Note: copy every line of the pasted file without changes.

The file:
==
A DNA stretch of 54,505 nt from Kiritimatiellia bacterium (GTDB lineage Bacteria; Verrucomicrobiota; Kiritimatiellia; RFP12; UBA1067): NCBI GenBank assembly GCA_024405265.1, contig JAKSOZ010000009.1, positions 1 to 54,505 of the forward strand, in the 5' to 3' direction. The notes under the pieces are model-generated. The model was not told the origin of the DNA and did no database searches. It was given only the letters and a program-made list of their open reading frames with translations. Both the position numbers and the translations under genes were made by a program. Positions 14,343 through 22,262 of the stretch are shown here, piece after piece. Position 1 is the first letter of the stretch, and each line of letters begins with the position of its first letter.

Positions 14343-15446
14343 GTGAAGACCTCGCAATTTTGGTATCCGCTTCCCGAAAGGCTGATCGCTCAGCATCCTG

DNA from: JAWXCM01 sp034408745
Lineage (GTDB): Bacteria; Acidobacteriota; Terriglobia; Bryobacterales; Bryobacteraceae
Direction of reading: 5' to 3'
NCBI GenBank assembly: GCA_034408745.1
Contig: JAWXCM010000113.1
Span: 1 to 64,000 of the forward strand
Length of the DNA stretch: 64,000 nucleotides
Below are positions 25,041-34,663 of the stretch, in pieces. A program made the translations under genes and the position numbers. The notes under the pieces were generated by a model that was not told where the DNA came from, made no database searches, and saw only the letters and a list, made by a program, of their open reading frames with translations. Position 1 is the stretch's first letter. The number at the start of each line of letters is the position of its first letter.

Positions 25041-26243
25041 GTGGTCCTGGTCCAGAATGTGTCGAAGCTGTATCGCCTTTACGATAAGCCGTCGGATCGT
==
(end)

A DNA stretch of 54,505 nt from Kiritimatiellia bacterium (GTDB lineage Bacteria; Verrucomicrobiota; Kiritimatiellia; RFP12; UBA1067): NCBI GenBank assembly GCA_024405265.1, contig JAKSOZ010000009.1, positions 1 to 54,505 of the forward strand, in the 5' to 3' direction. The notes under the pieces are model-generated. The model was not told the origin of the DNA and did no database searches. It was given only the letters and a program-made list of their open reading frames with translations. Both the position numbers and the translations under genes were made by a program. Positions 14,343 through 22,262 of the stretch are shown here, piece after piece. Position 1 is the first letter of the stretch, and each line of letters begins with the position of its first letter.

Positions 14343-15446
14343 GTGAAGACCTCGCAATTTTGGTATCCGCTTCCCGAAAGGCTGATCGCTCAGCATCCTG

DNA from: JAWXCM01 sp034408745
Lineage (GTDB): Bacteria; Acidobacteriota; Terriglobia; Bryobacterales; Bryobacteraceae
Direction of reading: 5' to 3'
NCBI GenBank assembly: GCA_034408745.1
Contig: JAWXCM010000113.1
Span: 1 to 64,000 of the forward strand
Length of the DNA stretch: 64,000 nucleotides
Below are positions 25,041-34,663 of the stretch, in pieces. A program made the translations under genes and the position numbers. The notes under the pieces were generated by a model that was not told where the DNA came from, made no database searches, and saw only the letters and a list, made by a program, of their open reading frames with translations. Position 1 is the stretch's first letter. The number at the start of each line of letters is the position of its first letter.

Positions 25041-26243
25041 GTGGTCCTGGTCCAGAATGTGTCGAAGCTGTATCGCCTTTACGATAAGCCGTCGGATCGT